It’s been over twenty years since DJ Jazzy Jeff and The Fresh Prince wrote their award-winning song “Parents Just Don’t Understand,” but you’d be hard-pressed to find a kid that it doesn’t resonate with. Arguing with your parents isn’t just a common experience for youth — it’s practically a rite of passage.
Granted I’m only a few years out of adolescence, and about five times as many from having my own kids, but I’ve always sympathized with teens. Before you turn eighteen, you have very little agency over your own life. Whether it’s your parents or your teachers, adults are pretty much always telling you what to do, from what you wear to school in the morning to what you eat for dinner to how much time you spend with your friends. And while most parents have their children’s best interests at heart, some don’t. Or they do, but their good intentions aren’t enough to mitigate their misguided attempts to do what they think is right.
Legally speaking, parents and schools still retain many rights over their children and students. But, if ratified, the UN Convention on the Rights of the Child might change that. According to Politico, this treaty “sets international standards for government obligations to children in areas that range from protection from abuse and exploitation to ensuring a child’s right to free expression.”
Sounds like a good idea, right? Well, not everyone thinks so. Like Somalia, the only other country besides the US that hasn’t ratified the treaty. And Michael Farris, president of ParentalRights.org, who worries that
Parents would no longer be able to administer reasonable spankings to their children. … A child’s “right to be heard” would allow him (or her) to seek governmental review of every parental decision with which the child disagreed, … and children would have the ability to choose their own religion while parents would only have the authority to give their children advice about religion.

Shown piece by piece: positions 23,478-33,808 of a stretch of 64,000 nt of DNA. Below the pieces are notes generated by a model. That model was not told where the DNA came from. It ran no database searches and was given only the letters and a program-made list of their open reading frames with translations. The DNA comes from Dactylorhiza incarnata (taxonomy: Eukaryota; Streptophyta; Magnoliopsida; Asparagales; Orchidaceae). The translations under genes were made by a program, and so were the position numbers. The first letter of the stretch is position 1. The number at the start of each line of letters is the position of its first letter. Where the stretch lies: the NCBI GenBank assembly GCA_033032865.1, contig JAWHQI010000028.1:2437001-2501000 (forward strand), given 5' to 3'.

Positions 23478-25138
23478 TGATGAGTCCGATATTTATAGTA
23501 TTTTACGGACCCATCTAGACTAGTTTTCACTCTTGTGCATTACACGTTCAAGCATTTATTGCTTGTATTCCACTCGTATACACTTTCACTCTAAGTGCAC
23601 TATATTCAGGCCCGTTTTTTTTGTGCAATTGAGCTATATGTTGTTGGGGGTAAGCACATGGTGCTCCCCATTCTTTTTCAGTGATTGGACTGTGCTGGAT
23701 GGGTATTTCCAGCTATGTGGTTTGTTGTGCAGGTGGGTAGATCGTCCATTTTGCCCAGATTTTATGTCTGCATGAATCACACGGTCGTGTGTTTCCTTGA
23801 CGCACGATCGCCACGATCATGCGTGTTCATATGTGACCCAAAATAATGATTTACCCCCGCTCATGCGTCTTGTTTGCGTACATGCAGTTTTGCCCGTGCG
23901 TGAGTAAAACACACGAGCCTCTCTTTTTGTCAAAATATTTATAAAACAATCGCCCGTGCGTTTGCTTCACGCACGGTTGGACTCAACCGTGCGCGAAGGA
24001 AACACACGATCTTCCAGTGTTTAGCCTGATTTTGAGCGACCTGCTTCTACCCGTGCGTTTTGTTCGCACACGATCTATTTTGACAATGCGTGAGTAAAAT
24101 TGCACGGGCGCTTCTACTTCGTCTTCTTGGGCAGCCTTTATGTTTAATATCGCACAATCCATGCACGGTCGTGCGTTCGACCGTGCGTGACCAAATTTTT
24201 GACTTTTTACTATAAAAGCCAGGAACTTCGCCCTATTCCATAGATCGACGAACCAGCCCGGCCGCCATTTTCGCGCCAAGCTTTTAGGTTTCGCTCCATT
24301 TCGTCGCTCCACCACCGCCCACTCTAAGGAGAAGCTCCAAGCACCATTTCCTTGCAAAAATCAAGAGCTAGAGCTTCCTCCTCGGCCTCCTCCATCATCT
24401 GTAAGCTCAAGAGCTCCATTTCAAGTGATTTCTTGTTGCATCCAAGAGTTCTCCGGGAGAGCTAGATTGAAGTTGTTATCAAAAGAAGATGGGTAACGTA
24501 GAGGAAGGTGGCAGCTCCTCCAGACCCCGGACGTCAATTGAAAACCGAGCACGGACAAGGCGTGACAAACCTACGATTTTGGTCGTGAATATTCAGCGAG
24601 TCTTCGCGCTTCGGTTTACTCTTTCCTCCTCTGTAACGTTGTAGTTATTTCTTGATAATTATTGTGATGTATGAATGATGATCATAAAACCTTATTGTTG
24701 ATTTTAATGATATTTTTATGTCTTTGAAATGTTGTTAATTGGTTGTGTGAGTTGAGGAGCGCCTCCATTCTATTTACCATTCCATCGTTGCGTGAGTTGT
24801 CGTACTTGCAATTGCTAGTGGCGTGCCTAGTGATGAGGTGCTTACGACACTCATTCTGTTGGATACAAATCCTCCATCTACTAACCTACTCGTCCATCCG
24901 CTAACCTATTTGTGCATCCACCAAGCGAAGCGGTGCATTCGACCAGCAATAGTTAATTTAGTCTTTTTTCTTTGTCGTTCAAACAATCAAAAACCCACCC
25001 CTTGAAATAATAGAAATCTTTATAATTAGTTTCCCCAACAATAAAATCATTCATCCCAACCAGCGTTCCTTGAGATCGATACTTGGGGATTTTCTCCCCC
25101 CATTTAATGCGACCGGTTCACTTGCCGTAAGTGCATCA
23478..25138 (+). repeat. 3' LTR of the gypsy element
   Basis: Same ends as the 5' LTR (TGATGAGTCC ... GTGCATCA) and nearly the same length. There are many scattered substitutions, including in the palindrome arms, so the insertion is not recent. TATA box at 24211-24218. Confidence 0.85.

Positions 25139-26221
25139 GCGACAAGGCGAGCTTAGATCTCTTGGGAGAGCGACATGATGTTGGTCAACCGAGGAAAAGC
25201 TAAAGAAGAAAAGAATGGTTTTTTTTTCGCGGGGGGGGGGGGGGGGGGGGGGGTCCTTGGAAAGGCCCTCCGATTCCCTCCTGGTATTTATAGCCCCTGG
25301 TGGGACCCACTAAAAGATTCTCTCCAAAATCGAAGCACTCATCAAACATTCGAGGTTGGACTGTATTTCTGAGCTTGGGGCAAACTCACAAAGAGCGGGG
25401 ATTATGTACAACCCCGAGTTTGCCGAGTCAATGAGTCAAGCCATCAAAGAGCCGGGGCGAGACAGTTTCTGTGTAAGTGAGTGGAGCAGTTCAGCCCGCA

Also, Rep. Pete Hoekstra, who recently introduced a bill in the House — sponsored by 70 members of the House — that would cement a place for parents’ rights in our Constitution.
Don’t get me wrong — Although I am in support of the treaty, I am a little wary of any piece of legislation that might expand the reach of the government at the expense of citizens’ rights. I am certainly not suggesting we hand over our children to the government to rear — but neither is this treaty. It’s an interesting dichotomy that adults in our society will do so much to protect the safety and welfare of their children, but then dismiss and trivialize their personal concerns, interests, and ideas. In my opinion, any treaty that aims to protect — and therefore legitimize — youth expression deserves, at the very least, a closer look. And if nearly 200 countries manage to ratify this treaty without blood running in the streets, then I think we can handle it.
Unfortunately, chances are that this issue will languish in bureaucratic limbo for years to come. In the meantime, it’s my hope that all the teens out there can find solace in the wise words of DJ Jazzy Jeff and The Fresh Prince:
You know parents are the same / No matter time nor place / They don’t understand that us kids / Are going to make mistakes / So to you, all the kids all across the land / There’s no need to argue / Parents just don’t understand